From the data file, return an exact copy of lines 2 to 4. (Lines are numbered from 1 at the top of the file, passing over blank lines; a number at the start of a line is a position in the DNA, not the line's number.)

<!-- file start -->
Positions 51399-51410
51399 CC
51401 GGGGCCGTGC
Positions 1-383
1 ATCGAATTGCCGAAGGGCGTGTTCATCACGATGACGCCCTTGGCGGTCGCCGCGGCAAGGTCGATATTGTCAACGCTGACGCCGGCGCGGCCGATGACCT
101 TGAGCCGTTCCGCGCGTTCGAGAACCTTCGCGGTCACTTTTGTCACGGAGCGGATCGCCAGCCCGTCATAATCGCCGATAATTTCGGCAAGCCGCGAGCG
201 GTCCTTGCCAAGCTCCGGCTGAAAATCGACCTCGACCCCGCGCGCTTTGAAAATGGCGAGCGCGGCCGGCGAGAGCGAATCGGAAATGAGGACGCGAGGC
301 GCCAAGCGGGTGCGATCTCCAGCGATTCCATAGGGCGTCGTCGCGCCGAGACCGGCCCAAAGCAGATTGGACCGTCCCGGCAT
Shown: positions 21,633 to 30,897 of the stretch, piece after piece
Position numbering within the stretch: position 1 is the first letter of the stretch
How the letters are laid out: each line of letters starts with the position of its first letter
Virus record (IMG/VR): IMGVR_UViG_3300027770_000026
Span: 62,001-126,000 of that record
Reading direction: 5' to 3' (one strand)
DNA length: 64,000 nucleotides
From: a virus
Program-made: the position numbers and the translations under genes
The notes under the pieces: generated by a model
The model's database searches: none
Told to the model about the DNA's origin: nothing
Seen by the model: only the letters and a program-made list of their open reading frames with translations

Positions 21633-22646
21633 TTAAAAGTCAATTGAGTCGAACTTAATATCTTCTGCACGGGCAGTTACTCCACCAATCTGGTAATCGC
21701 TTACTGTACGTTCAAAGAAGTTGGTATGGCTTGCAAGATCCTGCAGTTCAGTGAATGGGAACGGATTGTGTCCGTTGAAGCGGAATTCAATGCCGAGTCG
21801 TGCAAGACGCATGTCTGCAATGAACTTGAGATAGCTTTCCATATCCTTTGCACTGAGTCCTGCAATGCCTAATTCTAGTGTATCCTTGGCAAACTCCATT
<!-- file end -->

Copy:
51399 CC
51401 GGGGCCGTGC
Positions 1-383